- Someone, again, seemingly a friend, sending you a video link with the text “Have you seen this video of yourself?”
- Probably the most common is someone posing as a contact and sending a phishing email. (The fraudulent practice of sending emails purporting to be from reputable companies in order to induce individuals to reveal personal information, such as passwords and credit card numbers.)
How to Protect Yourself and Your Company
There are a number of things you can do to help protect yourself and your company.
1. Get security awareness training for you and others in your company.
Help your company remove one of the biggest security obstacles by becoming more aware of security, how cyberattacks work, and what you can do to prevent them.
2. Slow down and become aware of what’s happening.
We all have routines and habits. We make casual conversation. We hurry through some parts of our jobs. We don’t hesitate to let this one friendly person that we’ve seen around into the building. We give the nice tech guy access to our computer. Once someone starts tracking our habits and routines, they can easily make their way into our peripheral without us even realizing it. We need to slow down and become aware of the who, why and when that we see every day.
3. Be “slightly” paranoid.
I’m not talking about going overboard with this, but yes, be paranoid about the person asking too many questions. Or, the person who is suddenly giving you lots of attention. When something seems fishy, question it.
3. Question certain requests or things that don’t seem right.
If an executive is suddenly contacting you directly to execute something you don’t normally handle, question it. If someone is requesting information from you, question it. If you’re not expecting a file from a vendor, question it. If someone suspicious is in the building, question it. If your computer is behaving strangely, question it.
4. Say “no” until you have confirmation from someone you know you can trust.
It’s okay to say “no” to letting that stranger from accessing your computer. To say “no” to sending that wire transfer until you have confirmation from another manager. To say “no” to allowing someone to have access to secure data until clearance is approved. If you’re not comfortable with something, say “no” until you have confirmation from someone you know you can trust.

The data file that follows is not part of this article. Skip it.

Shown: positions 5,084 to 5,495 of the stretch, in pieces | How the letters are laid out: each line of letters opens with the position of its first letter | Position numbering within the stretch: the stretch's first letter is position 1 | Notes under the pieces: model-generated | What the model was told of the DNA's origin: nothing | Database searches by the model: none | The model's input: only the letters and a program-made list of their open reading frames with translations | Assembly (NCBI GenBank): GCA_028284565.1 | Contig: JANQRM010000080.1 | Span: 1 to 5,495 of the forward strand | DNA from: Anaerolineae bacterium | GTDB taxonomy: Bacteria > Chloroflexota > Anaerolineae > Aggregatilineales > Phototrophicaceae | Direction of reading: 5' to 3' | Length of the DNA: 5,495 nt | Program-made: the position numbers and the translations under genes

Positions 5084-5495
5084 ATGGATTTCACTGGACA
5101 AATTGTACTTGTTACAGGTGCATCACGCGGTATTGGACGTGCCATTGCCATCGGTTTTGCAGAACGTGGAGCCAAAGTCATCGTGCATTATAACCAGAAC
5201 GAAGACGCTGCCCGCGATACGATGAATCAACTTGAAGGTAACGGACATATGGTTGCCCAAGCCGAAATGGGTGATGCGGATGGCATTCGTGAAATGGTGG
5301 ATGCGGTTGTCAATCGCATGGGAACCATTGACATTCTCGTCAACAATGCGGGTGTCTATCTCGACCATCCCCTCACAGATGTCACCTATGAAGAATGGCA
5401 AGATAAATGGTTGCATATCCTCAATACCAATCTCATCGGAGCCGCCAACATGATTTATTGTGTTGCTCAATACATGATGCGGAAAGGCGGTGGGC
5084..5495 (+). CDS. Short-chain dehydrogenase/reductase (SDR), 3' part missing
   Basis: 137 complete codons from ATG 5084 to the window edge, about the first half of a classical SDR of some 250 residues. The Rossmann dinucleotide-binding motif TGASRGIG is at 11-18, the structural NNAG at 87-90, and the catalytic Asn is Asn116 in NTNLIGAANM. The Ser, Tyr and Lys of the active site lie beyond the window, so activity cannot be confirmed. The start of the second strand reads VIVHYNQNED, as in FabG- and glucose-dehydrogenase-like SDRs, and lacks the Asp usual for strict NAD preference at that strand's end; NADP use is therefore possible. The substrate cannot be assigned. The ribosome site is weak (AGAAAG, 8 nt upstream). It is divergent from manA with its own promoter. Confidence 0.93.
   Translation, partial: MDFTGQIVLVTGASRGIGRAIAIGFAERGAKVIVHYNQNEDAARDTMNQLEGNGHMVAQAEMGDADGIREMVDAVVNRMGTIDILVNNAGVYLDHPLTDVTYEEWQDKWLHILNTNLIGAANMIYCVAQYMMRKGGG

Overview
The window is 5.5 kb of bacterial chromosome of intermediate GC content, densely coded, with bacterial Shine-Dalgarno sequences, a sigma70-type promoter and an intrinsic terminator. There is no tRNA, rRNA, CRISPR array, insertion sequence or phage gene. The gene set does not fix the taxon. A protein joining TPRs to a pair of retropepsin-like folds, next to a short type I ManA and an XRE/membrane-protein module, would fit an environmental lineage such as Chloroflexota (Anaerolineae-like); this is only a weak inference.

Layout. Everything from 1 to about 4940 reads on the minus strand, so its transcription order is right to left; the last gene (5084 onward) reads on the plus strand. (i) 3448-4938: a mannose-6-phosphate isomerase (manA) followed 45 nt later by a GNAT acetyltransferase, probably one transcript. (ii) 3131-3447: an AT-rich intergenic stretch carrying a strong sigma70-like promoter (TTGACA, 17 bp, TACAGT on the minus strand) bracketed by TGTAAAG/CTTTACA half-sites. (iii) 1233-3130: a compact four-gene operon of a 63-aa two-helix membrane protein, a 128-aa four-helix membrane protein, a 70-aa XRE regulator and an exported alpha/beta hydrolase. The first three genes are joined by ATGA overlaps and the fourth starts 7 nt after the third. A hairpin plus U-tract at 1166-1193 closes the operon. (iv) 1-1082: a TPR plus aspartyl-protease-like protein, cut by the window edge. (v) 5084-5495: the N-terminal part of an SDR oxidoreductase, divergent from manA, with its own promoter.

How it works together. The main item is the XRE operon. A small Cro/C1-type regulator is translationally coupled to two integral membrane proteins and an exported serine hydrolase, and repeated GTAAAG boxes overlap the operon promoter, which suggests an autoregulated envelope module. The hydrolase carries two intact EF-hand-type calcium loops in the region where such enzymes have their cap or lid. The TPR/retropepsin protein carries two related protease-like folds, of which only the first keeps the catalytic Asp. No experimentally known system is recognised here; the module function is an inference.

Call to Action — Safeguard Yourself and Your Company Today
Social engineering is a very important aspect of security awareness, but it’s only one of many parts that you and your organizations needs to know.
While implementing the information above could help save your company from a successful attack, there are many different types and forms of cyber threats. While some use the simple tricks of a con artist, others are becoming more and more sophisticated. Education is one of the best defenses available.
The Cybersecurity learning path from Ability Platform covers a range of topics including phishing emails, preventing identity theft, protecting devices and even what to do while traveling. Everyone in your organization needs this information.
This series of 16 lessons are easy to consume and fits into any busy schedule. While the video lessons can be taken in any order, they are organized into a series, offering a logical way to consume the training.
Each of the lessons averages under seven minutes and covers a specific topic. This allows employees to quickly understand how to protect themselves and the company and review the materials if they have questions later.
While our mission is for you and your employees to become a top performer in your industry we also want to ensure that you and your company are protected. We encourage your feedback, so please send us an email or call us at (800) 868-8039.